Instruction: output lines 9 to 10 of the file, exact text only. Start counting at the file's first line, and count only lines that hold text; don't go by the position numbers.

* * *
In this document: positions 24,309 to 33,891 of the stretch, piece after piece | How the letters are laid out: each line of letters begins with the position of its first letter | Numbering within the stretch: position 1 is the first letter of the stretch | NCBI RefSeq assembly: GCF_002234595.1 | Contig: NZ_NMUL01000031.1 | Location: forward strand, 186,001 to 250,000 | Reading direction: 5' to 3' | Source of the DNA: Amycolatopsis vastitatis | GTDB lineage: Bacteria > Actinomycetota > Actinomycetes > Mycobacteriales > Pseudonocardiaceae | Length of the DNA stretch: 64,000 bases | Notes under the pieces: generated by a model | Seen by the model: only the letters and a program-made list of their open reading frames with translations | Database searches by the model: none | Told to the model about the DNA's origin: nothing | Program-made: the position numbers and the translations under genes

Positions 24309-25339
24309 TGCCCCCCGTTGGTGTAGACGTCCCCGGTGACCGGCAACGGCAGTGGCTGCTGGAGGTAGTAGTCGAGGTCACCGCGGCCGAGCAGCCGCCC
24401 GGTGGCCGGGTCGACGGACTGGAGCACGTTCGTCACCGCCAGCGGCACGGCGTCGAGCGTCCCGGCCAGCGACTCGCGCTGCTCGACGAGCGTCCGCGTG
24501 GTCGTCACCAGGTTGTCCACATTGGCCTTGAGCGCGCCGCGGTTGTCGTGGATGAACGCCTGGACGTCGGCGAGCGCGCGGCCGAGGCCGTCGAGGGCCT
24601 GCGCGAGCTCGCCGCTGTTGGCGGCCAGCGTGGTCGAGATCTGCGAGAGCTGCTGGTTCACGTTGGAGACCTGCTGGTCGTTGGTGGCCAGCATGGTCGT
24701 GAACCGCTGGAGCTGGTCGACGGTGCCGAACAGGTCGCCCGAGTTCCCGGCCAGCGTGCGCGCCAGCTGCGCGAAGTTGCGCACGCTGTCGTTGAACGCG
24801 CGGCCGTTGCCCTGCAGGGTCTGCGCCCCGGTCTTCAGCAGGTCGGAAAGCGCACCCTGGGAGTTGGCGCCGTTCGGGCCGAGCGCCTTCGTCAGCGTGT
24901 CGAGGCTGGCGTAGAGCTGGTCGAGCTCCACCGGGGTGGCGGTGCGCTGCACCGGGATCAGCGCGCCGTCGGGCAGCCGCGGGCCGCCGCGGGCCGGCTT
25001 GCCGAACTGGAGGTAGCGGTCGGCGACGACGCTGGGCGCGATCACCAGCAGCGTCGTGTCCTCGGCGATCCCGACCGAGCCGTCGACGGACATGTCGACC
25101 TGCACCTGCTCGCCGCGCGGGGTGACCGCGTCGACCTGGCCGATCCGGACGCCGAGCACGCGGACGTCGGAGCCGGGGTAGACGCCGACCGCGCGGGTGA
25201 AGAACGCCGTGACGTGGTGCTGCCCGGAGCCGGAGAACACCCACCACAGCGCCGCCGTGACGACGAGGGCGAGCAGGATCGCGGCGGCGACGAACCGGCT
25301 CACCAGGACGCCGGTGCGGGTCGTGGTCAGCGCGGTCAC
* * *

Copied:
24901 CGAGGCTGGCGTAGAGCTGGTCGAGCTCCACCGGGGTGGCGGTGCGCTGCACCGGGATCAGCGCGCCGTCGGGCAGCCGCGGGCCGCCGCGGGCCGGCTT
25001 GCCGAACTGGAGGTAGCGGTCGGCGACGACGCTGGGCGCGATCACCAGCAGCGTCGTGTCCTCGGCGATCCCGACCGAGCCGTCGACGGACATGTCGACC